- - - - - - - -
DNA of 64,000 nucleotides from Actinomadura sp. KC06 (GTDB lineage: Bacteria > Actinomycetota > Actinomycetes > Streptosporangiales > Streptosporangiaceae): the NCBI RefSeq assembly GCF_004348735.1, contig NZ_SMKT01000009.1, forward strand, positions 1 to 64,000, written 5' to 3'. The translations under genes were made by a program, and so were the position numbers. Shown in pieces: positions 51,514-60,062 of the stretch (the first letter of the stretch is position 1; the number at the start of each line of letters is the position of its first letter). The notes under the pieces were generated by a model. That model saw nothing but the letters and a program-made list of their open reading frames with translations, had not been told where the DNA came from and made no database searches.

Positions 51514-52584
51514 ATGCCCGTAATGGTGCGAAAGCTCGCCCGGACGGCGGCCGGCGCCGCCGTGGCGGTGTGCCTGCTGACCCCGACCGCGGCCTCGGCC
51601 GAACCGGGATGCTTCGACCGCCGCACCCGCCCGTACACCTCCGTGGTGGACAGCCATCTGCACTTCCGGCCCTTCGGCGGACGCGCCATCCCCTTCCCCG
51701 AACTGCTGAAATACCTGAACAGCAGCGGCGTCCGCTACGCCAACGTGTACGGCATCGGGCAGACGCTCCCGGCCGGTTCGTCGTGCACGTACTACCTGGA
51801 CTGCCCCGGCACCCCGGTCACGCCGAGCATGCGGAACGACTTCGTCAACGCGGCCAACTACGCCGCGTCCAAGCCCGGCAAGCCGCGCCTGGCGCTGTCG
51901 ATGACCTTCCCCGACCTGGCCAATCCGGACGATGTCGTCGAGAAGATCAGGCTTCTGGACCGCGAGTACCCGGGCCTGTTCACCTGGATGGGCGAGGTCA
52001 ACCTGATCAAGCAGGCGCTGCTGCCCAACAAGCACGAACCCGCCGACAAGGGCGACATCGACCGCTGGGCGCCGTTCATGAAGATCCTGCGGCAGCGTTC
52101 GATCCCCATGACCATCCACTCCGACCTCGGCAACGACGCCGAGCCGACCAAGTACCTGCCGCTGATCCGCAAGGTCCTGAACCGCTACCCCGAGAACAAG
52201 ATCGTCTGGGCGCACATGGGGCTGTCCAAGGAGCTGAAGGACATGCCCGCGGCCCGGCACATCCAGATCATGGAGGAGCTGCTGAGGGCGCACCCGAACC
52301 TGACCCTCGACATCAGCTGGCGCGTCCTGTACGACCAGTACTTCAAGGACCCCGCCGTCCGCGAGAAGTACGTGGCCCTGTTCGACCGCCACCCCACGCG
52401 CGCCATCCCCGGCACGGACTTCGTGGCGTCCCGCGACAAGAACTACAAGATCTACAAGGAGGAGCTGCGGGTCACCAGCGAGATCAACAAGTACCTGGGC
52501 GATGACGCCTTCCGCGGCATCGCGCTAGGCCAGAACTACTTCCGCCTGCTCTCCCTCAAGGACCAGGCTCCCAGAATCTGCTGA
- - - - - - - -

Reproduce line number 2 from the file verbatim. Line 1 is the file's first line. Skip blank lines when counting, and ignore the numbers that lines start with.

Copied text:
Positions 51514-52584